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FAQ: The SEC's Proposed Rule on the Enhancement and Standardization of Climate Related-Disclosures

On March 21, 2022, the U.S. Securities and Exchange Commission (SEC) released its much-anticipated proposed rule titled "The Enhancement and Standardization of Climate-Related Disclosures for Investors." The proposed enhanced disclosure requirements draw from groups dedicated to developing effective climate-related disclosures, including the Task Force on Climate-Related Financial Disclosures and the Greenhouse Gas Protocol. SEC Chair Gary Gensler believes the enhanced disclosure requirements will provide consistent, comparable, and reliable climate-risk information to investors. Environmentally-focused investors appear to agree that the rule, if finalized, will provide much needed guidance, but not everyone is convinced.

Ready or not, the SEC's proposed rule may well be finalized this year and, if so, would begin applying to certain filings as soon as FY 2023. In this alert, we answer some commonly asked questions regarding disclosure requirements the proposed rule would add, the SEC's authority to require climate disclosures, and the potential impact of the disclosure requirements.

1. What disclosure requirements does the SEC's proposed rule add?

Charged with protecting investors and maintaining investor confidence, the SEC's existing regulatory framework requires that public companies, broker-dealers, and certain company insiders disclose "material" information, or information that a "reasonable shareholder" would likely consider important.1

In 2010, the SEC issued guidance on pertinent non-financial disclosure rules that required some disclosures related to climate change, including the disclosure of material effects of compliance with federal, state, and local provisions regulating the discharge of materials into the environment and environmental litigation. The SEC noted then that, depending on the facts and circumstances of a particular registrant, certain items may require disclosures regarding the impact of climate change.

The newly proposed rule clarifies that a registrant would be required to disclose the following:

  1. How any climate-related risks identified by the registrant have had or are likely to have a material impact on its business and consolidated financial statements;
  2. How any identified climate-related risks have affected or are likely to affect the registrant's strategy, business model, and outlook;
  3. The registrant's processes for identifying, assessing, and managing climate-related risks and whether such processes are integrated into the registrant's overall risk management system or processes;
  4. The impact of climate-related events (severe weather events and other natural conditions as well as physical risks identified by the registrant) and transition activities (including transition risks identified by the registrant) on the registrant's consolidated financial statements and related expenditures, in addition to the disclosure of financial estimates and assumptions impacted by such climate-related events and transition activities;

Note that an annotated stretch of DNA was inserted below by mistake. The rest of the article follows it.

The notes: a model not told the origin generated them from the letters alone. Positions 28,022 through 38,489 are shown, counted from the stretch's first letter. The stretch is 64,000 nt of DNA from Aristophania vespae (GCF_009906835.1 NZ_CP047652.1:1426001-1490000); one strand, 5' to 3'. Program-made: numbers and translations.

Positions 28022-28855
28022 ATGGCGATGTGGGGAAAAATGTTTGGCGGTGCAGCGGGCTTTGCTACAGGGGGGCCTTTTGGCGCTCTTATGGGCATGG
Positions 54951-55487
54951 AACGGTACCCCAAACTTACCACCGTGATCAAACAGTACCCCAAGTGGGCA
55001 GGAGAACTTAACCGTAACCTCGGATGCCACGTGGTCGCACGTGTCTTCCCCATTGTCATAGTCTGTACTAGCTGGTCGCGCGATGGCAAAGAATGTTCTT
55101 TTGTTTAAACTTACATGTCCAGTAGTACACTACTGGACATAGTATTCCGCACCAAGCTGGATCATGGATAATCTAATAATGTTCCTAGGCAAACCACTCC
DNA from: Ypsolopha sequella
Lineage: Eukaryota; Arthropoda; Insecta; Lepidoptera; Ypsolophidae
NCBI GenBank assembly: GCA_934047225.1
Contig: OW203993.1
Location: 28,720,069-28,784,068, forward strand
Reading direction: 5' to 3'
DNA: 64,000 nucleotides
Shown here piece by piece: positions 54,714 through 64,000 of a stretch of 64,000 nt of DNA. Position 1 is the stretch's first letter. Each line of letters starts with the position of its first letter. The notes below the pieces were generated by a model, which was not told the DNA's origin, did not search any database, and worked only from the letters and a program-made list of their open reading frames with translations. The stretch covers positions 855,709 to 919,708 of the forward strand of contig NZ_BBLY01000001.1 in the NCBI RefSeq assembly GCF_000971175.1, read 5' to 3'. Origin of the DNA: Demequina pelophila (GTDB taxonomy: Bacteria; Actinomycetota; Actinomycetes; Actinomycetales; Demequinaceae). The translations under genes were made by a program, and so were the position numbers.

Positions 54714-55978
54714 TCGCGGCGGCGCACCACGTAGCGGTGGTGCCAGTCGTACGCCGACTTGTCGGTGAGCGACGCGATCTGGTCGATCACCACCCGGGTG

5. Scope 1 GHG emissions metrics, which include the direct emissions from the registrant's owned or controlled resources;
  6. Scope 2 GHG emissions metrics, which include the indirect emissions from the generation of purchased electricity, steam, heating, and cooling consumed by the registrant;
  7. Scope 3 GHG emissions and intensity metrics, which include any material value chain emissions that are the result of activities not owned or controlled by the reporting organization, or if the registrant has set a GHG emissions reduction target or goal that includes its Scope 3 emissions; and
  8. Any material indirect emissions from upstream and downstream activities in a registrant's value chain.

Further, if the registrant has publicly set climate-related targets or goals, the registrant must disclose information about:

  1. the scope of activities and emissions included in the target, including the timeframe by which the target is intended to be achieved;
  2. how the registrant intends to meet its climate-related targets or goals;
  3. relevant data to indicate whether the registrant is making progress toward meeting the targets or goals; and
  4. information about carbon offsets or renewable energy certificates if they are used to achieve the climate-related targets or goals. 

When responding to any of the proposed rules' provisions concerning governance, strategy, and risk management, a registrant may also disclose information concerning any identified climate-related opportunities. A registrant that qualifies as a "large accelerated filer" or "accelerated filer" will also be required to obtain a third-party attestation report on its Scope 1 and 2 emissions disclosures.

2. What is the SEC's authority to require climate disclosures?